A petrochemicals company has been fined £400,000 after a leak from a cracked pipe created a huge explosive gas cloud over a Scottish oil port.
A court heard workers and others nearby were put at potential risk by Ineos Chemicals’ failings.
The firm admitted its safety inspections failed to detect the 10-inch long corroded pipe at its Grangemouth plant, which allowed ethylene gas to escape.
Falkirk Sheriff Court was told the company’s ethylene cracker at Grangemouth had been re-commissioned in 2016 to process methane from the fracking industry in the United States and produce raw materials for the plastics industry.
The plant contained more than 17,500 lines of pipe and the section that failed had been wrongly identified as not high risk and therefore not subjected to insulation strips as part of a regular inspection programme.
This allowed a process called “chloride-induced stress load corrosion cracking”, “conceivably” caused by sea salt.
‘Highest category of major incident’
Giving the company 28 days to pay the £400,000 fine, Sheriff Wyllie Robertson said: “This was categorised internally as the highest category of major incident where there’s a risk beyond the site and boundaries.
“The significant risk was of the ethylene gas igniting, particularly in light of the proximity of the furnaces.
“The vapour cloud could have exploded, resulting in significant thermal effects and could have generated a blast wave.
“There was a risk of death in the event that occurred.
“The fact the gas cloud did not ignite is due in no little measure to safety procedures that were in place and the prompt implementation of them.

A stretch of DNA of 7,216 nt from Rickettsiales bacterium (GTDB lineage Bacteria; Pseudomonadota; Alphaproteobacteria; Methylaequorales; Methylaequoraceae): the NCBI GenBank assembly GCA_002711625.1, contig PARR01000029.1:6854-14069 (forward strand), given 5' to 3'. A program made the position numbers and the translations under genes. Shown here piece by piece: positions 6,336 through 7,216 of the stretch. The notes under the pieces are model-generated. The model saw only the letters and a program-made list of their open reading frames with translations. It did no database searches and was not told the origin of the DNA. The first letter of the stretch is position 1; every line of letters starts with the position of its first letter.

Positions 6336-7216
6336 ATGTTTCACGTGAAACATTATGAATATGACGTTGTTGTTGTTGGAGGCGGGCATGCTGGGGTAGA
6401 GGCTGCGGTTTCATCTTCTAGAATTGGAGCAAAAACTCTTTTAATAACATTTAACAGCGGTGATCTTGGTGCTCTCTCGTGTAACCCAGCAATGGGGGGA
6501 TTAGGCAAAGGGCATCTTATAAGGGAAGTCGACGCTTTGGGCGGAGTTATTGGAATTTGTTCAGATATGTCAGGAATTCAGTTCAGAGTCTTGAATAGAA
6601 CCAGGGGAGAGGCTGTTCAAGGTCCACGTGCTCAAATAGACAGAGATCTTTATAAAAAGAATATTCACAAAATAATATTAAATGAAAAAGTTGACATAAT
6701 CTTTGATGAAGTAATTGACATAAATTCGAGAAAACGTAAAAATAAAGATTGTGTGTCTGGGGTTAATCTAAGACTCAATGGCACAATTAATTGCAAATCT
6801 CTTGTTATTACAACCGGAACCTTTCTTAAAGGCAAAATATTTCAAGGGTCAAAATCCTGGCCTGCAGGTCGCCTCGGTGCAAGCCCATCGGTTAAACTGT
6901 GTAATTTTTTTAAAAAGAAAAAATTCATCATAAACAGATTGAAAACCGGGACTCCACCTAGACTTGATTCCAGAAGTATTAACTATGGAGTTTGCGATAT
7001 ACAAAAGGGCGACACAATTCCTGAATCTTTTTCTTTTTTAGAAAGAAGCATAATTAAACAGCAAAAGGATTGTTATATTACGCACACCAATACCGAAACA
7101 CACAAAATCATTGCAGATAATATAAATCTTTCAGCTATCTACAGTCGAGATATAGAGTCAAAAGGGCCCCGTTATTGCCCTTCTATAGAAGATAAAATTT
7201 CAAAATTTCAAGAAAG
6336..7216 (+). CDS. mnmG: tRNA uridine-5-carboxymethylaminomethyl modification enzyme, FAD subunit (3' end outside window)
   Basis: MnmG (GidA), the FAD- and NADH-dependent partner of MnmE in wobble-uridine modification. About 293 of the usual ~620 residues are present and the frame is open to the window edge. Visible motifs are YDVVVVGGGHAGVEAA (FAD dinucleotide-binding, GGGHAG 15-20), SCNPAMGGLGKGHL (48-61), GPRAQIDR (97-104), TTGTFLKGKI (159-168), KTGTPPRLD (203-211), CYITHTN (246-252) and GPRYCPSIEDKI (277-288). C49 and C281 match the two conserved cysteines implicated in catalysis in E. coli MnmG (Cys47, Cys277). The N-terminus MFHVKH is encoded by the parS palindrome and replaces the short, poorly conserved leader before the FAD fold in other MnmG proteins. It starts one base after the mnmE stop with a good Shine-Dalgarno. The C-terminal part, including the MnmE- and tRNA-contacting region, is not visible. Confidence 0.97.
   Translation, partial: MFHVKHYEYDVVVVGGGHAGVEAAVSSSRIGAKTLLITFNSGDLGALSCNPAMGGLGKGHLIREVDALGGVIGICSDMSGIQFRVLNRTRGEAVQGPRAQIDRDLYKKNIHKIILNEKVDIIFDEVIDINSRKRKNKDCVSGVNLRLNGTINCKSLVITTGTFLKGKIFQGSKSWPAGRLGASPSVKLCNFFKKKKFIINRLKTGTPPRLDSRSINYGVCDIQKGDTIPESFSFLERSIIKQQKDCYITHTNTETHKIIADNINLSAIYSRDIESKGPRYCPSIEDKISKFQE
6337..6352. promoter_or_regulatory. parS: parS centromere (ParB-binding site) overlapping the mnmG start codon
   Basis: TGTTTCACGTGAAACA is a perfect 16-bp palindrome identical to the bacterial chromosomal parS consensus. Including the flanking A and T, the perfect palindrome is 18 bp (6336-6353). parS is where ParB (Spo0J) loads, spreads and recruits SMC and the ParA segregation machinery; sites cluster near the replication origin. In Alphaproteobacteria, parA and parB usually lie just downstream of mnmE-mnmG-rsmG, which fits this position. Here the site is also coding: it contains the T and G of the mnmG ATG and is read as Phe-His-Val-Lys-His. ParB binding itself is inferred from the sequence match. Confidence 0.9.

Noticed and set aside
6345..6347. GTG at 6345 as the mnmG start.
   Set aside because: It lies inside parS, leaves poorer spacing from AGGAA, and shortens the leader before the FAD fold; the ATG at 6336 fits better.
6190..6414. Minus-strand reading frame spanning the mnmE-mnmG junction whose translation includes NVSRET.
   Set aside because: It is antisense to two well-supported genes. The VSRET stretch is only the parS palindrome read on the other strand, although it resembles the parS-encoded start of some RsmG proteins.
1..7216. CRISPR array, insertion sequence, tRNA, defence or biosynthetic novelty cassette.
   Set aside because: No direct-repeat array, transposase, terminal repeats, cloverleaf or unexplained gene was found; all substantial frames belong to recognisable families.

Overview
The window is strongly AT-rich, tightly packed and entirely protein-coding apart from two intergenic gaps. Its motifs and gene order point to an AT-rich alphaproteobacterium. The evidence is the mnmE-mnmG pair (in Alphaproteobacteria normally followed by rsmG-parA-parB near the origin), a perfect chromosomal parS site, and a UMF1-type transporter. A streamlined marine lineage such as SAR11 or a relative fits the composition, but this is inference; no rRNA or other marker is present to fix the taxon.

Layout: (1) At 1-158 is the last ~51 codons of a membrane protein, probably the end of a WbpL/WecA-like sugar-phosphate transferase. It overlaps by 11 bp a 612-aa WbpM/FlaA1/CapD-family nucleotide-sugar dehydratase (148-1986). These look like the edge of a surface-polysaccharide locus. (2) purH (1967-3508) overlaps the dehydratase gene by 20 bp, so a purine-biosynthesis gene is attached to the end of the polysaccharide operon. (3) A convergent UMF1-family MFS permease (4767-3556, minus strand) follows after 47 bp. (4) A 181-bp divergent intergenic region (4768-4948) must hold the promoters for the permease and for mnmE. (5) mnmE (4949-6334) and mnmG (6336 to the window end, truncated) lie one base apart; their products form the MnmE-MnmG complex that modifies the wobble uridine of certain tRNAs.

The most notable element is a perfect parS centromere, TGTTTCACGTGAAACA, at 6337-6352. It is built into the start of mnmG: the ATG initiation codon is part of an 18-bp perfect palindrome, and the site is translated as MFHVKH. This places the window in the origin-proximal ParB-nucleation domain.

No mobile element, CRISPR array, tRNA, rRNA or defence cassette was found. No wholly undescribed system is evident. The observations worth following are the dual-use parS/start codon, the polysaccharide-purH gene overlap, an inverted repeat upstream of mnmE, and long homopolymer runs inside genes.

“This should serve as a considerable reassurance to those who work there or live or work nearby.”
Gas cloud equivalent of 26 swimming pools
Prosecutor Gavin Callaghan said: “The leak precipitated the formation of a flammable gas cloud of around 65,000 cubic metres – roughly the equivalent of 26 Olympic-sized swimming pools.”
Mr Callaghan, the depute fiscal, said the cloud reached ground level but the plant’s emergency plan was implemented, ensuring there was no ignition and no-one was hurt.
Surrounding roads were closed, workers evacuated, and Ineos’s on-site firefighters put up a curtain of water to prevent the gas reaching the plant’s furnaces where it could have exploded.
No gas was detected outside the periphery of the site.
Ineos (Grangemouth) Ltd pleaded guilty to failing to take steps to prevent the incident, contrary to the 2015 Control of Major Accident Hazards Regulations.
The leak was first detected at 11.50 am on May 2 2017.
The cloud eventually dispersed and the incident was finally declared over at about 9.45 pm the same day.
Solicitor Paul Marshall, for Ineos, said the company’s emergency response had minimised the risk of explosion.
He said a “design change” had resulted in the line operating at higher temperatures than originally planned, putting it at risk of stress corrosion cracking and Ineos had since made a significant investment in replacing the pipework.
He added the “isolated incident” was the result of “shortcomings in what was an otherwise comprehensive inspection regime”.
The court heard Ineos (Grangemouth) Ltd had no previous convictions.
Some 97 workers were on site at the time of the incident